Practice and all is coming

These words, so often repeated in the yoga world, come from Sri Pattabhi Jois, the father of Ashtanga Vinyasa yoga. Although I am not an Ashtanga practitioner, I love dipping in and out of the practice (I’m a fair-weather Ashtangi!) and love so many aspects of it: the self-led style of practice, the familiarity of the primary series and how it allows you to really face up to yourself each day on the mat, and of course, how much I enjoy my breakfast after I’ve got up and got myself to early morning Mysore class! Despite not being much of an Ashtangi yogi, I have always loved these words from Sri Pattabhi Jois. My blog, consistency is key, shared why a consistent practice is essential to finding your sense of inner peace, of joy, of contentment, and it is my firm belief that yoga practiced everyday is transformative.

Today I started working with a new client, one-to-one. He suffers from chronic fatigue syndrome, caused by glandular fever. After getting home after teaching two evening classes, and stopping off for some delicious soup for dinner, I checked into a book I haven’t looked at for years, Louise Hay’s You Can Heal Your Life. The affirmation she suggests for these illnesses completely match my own beliefs that I have been struggling with for years (see my blog, never enough?).

I love and appreciate and take care of myself. I am enough.

I couldn’t believe it when I saw these words: I am enough is my mantra. In such a short space of time I have had encouragement, support and reassurance from friends, family, strangers and now even in my work. More and more I have shown that faith and trust are powerful tools – when we are brave enough to use them.

When we take our practice seriously – and by that I mean showing up to ourselves everyday, be that through our meditation, our yoga practice, our commitment to spend 5 minutes doing absolutely nothing – then things start to change, all really is coming.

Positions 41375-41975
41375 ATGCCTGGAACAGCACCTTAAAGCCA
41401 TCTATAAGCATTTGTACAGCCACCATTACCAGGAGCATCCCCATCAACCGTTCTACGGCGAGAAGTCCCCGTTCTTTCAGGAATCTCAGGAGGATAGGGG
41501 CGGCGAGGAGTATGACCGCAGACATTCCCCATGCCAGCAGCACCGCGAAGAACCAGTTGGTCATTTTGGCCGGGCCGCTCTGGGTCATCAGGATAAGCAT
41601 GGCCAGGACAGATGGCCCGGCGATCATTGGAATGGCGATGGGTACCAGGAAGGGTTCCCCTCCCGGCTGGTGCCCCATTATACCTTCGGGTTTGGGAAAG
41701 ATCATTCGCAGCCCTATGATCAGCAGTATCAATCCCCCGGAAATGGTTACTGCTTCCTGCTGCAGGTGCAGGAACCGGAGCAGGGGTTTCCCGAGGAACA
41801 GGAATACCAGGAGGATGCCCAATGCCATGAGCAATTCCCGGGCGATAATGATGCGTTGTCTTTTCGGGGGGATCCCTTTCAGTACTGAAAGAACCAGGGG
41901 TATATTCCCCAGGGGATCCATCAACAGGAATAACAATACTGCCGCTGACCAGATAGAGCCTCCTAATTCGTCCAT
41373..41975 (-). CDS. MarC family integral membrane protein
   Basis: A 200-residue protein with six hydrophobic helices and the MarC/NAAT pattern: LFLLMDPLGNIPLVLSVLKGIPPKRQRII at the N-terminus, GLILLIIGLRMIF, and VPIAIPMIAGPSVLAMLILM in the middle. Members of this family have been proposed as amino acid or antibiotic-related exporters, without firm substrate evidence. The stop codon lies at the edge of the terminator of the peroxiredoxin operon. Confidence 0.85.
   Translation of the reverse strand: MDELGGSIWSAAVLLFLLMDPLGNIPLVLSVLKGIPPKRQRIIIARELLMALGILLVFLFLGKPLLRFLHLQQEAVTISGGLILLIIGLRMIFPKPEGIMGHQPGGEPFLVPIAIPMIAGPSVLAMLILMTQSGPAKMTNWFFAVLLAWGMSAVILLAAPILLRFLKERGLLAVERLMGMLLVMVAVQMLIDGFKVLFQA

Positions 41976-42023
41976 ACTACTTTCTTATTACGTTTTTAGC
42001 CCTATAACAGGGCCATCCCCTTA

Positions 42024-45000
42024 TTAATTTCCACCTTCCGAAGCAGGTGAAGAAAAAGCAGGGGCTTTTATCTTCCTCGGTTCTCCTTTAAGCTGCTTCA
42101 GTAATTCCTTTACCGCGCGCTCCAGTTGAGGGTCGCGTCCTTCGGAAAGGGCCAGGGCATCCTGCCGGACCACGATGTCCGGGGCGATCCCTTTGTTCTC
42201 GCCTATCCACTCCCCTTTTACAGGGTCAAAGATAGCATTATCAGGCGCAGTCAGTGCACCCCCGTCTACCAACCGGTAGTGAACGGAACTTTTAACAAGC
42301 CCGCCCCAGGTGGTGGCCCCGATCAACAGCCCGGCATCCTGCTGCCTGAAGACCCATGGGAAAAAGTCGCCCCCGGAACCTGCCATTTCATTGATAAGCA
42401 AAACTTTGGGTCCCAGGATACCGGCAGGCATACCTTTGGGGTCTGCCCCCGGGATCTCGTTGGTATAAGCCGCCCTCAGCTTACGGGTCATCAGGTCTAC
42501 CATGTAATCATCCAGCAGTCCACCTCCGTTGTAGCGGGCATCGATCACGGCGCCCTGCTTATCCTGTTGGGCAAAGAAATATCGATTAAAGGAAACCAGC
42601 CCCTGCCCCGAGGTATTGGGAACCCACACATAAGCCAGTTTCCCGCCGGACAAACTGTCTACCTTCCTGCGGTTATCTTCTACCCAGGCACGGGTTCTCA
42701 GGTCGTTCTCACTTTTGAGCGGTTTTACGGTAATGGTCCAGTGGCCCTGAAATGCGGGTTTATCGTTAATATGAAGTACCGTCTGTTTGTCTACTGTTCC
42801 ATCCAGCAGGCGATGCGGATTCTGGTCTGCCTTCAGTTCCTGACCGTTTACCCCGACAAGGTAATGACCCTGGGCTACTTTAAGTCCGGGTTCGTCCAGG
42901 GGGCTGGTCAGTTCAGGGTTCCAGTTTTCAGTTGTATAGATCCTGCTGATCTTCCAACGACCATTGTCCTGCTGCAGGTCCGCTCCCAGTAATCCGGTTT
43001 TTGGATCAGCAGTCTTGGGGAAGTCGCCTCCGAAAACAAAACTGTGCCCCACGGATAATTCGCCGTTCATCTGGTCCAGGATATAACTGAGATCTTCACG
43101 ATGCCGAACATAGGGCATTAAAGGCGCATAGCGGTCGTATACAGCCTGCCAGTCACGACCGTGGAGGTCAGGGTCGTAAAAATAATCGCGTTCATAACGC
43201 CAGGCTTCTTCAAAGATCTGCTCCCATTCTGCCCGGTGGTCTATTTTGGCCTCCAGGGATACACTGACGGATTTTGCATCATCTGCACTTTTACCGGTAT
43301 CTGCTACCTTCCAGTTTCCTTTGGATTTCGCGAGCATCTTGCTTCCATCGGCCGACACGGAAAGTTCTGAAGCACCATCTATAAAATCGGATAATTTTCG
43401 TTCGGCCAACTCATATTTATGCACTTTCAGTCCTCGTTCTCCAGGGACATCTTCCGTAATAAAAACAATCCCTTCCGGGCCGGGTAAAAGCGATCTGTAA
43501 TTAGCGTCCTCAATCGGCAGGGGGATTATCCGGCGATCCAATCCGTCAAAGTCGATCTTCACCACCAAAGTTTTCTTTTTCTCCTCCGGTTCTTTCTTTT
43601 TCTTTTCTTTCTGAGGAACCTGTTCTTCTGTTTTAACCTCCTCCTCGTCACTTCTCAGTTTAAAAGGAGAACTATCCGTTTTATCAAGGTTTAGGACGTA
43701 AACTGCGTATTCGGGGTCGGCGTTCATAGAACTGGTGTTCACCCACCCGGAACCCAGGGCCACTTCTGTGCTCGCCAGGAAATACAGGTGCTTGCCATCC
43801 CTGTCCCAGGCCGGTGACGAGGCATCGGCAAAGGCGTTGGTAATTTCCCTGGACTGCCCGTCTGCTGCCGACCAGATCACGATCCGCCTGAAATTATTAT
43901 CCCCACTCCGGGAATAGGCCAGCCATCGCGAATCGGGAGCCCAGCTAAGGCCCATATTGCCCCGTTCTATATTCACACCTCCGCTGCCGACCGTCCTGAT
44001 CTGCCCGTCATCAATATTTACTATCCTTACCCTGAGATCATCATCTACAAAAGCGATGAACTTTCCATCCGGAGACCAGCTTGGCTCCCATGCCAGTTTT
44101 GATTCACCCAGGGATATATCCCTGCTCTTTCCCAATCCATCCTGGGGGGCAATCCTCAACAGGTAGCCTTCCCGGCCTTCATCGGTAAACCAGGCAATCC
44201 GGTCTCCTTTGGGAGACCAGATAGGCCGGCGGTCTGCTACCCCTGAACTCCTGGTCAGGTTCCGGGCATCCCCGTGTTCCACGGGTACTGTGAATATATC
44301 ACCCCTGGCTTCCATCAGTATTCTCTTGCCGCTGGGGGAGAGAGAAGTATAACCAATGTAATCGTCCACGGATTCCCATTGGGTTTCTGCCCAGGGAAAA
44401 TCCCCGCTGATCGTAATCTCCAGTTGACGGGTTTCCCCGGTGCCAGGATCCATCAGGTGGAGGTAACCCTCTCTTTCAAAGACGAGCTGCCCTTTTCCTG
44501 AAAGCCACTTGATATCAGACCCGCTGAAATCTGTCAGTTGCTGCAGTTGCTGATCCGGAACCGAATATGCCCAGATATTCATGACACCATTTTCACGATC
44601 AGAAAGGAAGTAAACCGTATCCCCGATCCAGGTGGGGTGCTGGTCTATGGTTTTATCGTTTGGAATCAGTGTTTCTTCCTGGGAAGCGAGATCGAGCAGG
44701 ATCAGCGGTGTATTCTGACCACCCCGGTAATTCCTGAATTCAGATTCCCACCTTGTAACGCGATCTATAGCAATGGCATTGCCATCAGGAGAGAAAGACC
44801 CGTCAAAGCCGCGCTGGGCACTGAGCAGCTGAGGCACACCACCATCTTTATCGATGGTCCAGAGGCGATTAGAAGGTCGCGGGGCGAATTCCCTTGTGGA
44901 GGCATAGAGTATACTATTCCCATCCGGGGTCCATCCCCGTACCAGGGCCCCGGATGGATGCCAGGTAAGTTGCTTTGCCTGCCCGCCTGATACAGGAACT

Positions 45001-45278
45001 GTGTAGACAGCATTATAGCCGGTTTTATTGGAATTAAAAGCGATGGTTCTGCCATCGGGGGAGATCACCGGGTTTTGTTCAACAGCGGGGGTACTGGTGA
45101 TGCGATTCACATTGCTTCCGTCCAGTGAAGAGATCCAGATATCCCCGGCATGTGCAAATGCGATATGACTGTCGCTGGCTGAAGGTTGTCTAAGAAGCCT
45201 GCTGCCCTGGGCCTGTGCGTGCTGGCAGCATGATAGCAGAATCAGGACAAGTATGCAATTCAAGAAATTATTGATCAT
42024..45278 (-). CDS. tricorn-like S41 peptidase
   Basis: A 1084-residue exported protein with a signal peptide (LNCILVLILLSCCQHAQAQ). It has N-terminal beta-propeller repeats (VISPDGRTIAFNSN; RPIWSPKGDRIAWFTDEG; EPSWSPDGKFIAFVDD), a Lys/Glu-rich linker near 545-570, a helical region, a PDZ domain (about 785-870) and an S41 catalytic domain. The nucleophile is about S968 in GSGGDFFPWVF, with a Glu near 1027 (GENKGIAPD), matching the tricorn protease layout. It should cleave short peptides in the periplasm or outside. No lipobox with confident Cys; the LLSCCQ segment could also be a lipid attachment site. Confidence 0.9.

A year ago today I had just quit my full time, permanent job and was feeling terrified. Two years ago today, I was trying to teach yoga, manage my job, and keep up a pretty regimented practice. Three years ago today I was stressed, anxious, tense. My body ached, I felt exhausted and I often felt stuck. In the last 3 years, my life has transformed. My practice (most definitely not the disciplined practice of Ashtanga) has varied, has grown, has become my life, and is what I have to thank for the journey I have come on.

We all have something to offer. Many of us are giving so much every day, as parents, friends, workers and lovers. Unless we have a practice which nourishes our bodies and our souls, we end up in a state of depletion with nothing more to give. I wasn’t far from there 3 years ago.

What can you do this weekend to boost, or perhaps start, your practice? Whether it’s using the positive affirmation above, finding one of your own, starting a journal, or perhaps giving yoga a try, can you do something which will nourish your soul? After all, we attract in what we put out. Without my practice I would not be able to support the clients like the one I had today. Yoga can make us strong and flexible, but in more ways than just our body.